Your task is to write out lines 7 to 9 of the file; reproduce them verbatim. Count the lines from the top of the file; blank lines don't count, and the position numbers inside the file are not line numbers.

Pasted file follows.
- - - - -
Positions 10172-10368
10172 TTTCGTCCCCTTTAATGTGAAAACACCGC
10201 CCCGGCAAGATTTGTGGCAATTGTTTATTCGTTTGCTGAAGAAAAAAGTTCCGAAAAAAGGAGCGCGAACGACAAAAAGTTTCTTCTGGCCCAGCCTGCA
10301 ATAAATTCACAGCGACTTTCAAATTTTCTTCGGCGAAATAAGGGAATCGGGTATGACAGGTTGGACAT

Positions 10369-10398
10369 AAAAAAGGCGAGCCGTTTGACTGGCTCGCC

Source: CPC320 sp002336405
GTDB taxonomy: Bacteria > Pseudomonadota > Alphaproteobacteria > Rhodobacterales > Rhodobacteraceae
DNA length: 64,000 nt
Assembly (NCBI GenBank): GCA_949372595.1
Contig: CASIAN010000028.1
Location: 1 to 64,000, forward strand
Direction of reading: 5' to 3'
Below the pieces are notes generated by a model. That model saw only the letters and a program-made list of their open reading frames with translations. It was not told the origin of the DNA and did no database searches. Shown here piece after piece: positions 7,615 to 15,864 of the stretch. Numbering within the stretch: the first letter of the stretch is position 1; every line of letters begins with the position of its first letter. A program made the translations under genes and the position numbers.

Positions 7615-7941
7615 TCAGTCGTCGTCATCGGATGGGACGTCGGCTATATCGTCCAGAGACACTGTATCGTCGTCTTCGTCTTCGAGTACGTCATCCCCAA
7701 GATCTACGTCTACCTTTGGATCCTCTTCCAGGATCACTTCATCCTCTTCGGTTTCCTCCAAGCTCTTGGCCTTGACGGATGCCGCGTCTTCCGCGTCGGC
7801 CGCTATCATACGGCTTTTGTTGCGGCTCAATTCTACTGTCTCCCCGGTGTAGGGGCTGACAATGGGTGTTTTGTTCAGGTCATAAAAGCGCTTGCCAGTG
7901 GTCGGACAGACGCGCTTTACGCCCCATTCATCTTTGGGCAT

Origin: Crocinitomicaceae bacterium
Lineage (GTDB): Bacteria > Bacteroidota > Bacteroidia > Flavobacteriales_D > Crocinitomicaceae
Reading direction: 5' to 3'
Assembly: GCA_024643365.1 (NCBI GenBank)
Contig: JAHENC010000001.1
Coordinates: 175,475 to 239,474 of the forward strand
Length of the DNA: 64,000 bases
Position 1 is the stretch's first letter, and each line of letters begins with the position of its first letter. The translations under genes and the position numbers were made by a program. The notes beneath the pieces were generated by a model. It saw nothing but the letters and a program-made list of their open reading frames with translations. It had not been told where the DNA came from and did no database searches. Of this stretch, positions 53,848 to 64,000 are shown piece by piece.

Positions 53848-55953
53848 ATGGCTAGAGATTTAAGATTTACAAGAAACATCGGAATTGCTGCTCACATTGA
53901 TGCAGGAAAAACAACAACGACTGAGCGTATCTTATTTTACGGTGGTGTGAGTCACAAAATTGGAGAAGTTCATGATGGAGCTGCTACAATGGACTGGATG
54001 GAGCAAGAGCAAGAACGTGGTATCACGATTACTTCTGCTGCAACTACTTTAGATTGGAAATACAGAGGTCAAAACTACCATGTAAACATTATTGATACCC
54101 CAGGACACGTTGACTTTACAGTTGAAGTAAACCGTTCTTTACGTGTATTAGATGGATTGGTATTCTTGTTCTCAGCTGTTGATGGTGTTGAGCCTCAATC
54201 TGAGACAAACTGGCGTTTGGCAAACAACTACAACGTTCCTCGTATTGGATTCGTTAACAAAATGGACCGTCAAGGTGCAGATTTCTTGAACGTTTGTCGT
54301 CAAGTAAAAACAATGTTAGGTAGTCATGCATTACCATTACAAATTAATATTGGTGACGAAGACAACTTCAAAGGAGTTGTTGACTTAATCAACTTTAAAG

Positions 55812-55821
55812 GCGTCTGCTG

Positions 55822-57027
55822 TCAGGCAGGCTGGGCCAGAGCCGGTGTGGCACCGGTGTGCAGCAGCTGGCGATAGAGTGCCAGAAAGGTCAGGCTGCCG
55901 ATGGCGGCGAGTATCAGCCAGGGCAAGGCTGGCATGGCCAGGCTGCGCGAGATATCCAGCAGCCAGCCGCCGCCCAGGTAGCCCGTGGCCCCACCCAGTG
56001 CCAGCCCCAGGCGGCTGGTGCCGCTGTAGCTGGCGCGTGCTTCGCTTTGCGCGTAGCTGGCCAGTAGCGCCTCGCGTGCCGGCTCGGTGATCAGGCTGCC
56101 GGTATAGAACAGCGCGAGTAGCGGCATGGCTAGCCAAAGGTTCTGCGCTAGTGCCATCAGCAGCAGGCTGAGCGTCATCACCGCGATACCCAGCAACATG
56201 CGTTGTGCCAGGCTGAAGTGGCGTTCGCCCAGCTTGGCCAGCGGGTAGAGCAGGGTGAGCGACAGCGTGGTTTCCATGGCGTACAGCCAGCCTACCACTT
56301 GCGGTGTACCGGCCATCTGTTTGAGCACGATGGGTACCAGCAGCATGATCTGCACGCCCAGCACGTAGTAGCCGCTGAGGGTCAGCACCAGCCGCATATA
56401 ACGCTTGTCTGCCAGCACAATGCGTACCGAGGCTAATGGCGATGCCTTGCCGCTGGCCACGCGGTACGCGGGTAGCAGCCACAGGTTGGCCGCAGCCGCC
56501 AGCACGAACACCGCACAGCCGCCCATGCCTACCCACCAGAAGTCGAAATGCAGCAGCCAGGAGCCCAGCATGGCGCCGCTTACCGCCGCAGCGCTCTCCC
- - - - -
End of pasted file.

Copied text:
Source: CPC320 sp002336405
GTDB taxonomy: Bacteria > Pseudomonadota > Alphaproteobacteria > Rhodobacterales > Rhodobacteraceae
DNA length: 64,000 nt